Contents: Volume 1 General Introduction, Castle Rackrent (1832), Irish Bulls (1832), Ennui (1832) Castle Rackrent Edgeworth's first and best known novel. Acclaimed as the pioneer novel in English, Edgeworth demonstrates a sparkling sensitivity to her complex range of characters: her field here is the life of the 'big house' late eighteenth- and early nineteenth-century Ireland, seen through the declining Rackrents and the self-reforming Lord Glenthorn. The introduction and notes provide a fresh and detailed appreciation of the writer's allusive powers, her immersion in the events and newspapers of the day, her European consciousness, and her ironic commentary on Irish-English relations. Volume 2 Belinda (1801) Belinda is one of the finest, most complex of Edgeworth's works of fiction and probably the closest to those of her younger contemporary, Jane Austen. Austen singles it out in Northanger Abbey (c. 1803, pub. 1818) as one of the three best English novels. 'It is only...Belinda...only some work in which the greatest powers of the mind are displayed, in which the most thorough knowledge of human nature, the happiest delineation of it's varieties, the liveliest effusions of wit and humour are conveyed to the world in the best chosen language.' Volume 3 Leonora (1825), Harrington (1817) The two short novels of rare quality, both tackling themes particularly difficult for women authors. Leonora is an epistolary novel, similar to Austen's Lady Susan, centred on a sexual adventuress. Harrington is a dramatisation of anti-Semitism and xenophobia. The opening chapters, which narrate the nightmarish episodes of the hero's disturbed childhood are the best of their kind before Jane Eyre and Oliver Twist. The novel is a response to a letter from an American Jewish woman which criticised Edgeworth's portrayal of Jews in previous works of fiction, particularly in her children's stories. Volume 4 Manoeuvring (1832), Vivian (1832) Manoeuvring is a witty tale which examines the vagaries of marriage. The narrative pays particular attention to women's conversational strategies and verbal manoeuvres. Vivian considers the power of education, and asks if good instruction can be enough in itself. The plot dramatises questions of family, relationships, marriage and individual responsibility. Volume 5 The Absentee (1832), Madame de Fleury (1832), Emilie de Coulanges (1832) The Absentee is one of the Irish tales and Edgeworth's personal favourite. This volume brings together two of the writer's moral tales, Madame de Fleury and Emilie de Coulanges, neither of which have been published before in an annotated edition. All three of these tales belong to the Tales of Fashionable Life, in which Edgeworth attempts to reform the higher echelons by evoking their pettiness and their excesses. Volumes 6 & 7 Patronage (1814) Patronage is a long and complex novel of ideas, in which high politics, male careerism, female integrity, and the slow intrusion of the past into the present all combine in a richly narrated story set in England but implicating continental and Irish affairs. It met with a hostile reception which greatly affected subsequent editions. Here the first edition is re-published for the first time. Volume 8 Ormond (1832) Ormond, last of Edgeworth's major studies of Ireland, asks whether justice or generosity is the better means of managing an estate. It occupies an important place in Edgeworth's sustained speculations on education and identity. Its hero is one of Edgeworth's best-drawn characters, and its techniques reflect the growing sophistication of Edgeworth's writing in later years. Volume 9 Helen (1834) The last of her novels, Helen, was much admired in the nineteenth century. It is, for example, an important source for Gaskell's Wives and Daughters. As a tale of deception and intrigue, it is both psychologically searching and stylistically complex, and deserves a much wider audience amongst feminist critics and scholars of the nineteenth century alike. This edition is based upon the first edition of 1834 and the manuscript copy in the British Museum. Volume 10 Selected short fiction From the Parent's Assistant (1800): 'Lazy Lawrence'; 'Waste Not, Want Not'; 'Forgive and Forget'; 'Simple Susan'; 'The Mimic'; 'The Orphans'; 'The Basket Woman'; 'The White Pigeon'; from Moral Tales (1801): 'Forester'; 'Angelina' These are Edgeworth's non pedagogical tales for children. They are pioneering evocations of the world of the child, as seen thought the eyes of children themselves. In addition the volume will include the manuscript play 'Whim for Whim' Volume 11 Practical Education (1798) The text is that of the first edition, not the second (1801), where the strongly secular approach of the first edition was toned down by the addition of religious material. Practical Education is co-authored by Maria's father Richard Lovell Edgeworth. The Edgeworth's educational method was worked out within a large family, not by R L Edgeworth alone but by a team including three of his four wives and several of his older children, headed by Maria. Its careful testing and recording of lessons makes it both a teaching manual and a pioneering classic of modern pedagogy, and it won an immediate reputation on the continent as well as in Britain. Volume 12 From Popular Tales (1804): 'Lame Jervas'; 'The Grateful Negro'; From Early Lessons (1801): 'Harry and Lucy'; 'Rosamond'; 'Frank'; 'The Little Dog Trusty'; 'The Orange Man'; 'The Cherry Orchard'; index of places and names to volumes 1-12 In addition to writing much of Practical Education herself, Maria Edgeworth's main literary contribution to the family's educational project are her fresh, often surprisingly up-to-date 'Lessons' on all subjects, published in 1801 under the collective title Early Lessons.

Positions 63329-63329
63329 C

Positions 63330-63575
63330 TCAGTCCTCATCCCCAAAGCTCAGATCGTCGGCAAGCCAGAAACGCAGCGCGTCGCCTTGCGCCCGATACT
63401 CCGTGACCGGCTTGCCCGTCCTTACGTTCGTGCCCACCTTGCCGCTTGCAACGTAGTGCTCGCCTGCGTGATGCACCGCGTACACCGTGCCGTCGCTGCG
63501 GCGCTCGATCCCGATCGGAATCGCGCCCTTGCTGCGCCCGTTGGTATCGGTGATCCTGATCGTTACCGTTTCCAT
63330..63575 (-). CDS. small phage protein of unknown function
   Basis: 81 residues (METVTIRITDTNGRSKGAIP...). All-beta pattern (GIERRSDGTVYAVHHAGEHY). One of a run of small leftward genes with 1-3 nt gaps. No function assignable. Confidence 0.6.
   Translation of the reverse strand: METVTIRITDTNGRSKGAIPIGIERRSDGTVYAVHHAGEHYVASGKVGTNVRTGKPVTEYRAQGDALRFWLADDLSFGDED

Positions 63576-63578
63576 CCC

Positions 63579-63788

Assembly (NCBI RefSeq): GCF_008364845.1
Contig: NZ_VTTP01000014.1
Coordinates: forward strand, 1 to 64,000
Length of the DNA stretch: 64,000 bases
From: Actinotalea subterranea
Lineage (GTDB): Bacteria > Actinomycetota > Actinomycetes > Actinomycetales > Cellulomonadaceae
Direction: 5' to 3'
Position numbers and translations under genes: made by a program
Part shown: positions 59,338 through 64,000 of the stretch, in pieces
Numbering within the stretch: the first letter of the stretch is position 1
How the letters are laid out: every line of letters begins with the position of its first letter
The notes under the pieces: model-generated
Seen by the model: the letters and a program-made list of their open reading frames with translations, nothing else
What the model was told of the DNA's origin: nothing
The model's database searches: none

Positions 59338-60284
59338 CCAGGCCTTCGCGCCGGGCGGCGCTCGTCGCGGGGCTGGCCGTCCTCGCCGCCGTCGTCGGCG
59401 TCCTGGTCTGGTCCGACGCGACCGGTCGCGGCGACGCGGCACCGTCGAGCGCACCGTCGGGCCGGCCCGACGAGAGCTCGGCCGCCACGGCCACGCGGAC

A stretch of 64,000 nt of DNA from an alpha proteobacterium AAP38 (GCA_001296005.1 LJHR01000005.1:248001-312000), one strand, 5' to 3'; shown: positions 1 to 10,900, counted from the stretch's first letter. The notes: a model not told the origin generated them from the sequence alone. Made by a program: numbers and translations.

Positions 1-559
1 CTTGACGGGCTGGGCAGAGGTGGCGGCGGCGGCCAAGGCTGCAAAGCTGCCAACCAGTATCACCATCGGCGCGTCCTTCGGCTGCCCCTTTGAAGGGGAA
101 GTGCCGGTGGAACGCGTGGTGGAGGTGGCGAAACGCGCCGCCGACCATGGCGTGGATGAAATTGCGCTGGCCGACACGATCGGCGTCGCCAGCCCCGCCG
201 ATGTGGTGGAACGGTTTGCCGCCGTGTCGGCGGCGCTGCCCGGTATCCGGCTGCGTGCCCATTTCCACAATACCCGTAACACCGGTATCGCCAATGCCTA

Series Title: Pickering masters., Novels and selected works of Maria Edgeworth ;, v. 7.
Responsibility: [Maria Edgeworth] ; edited by Connor Carville and Marilyn Butler.
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'a heroic undertaking ... Maria has found her voice again' Thomas Lovell Beddoes Society Journal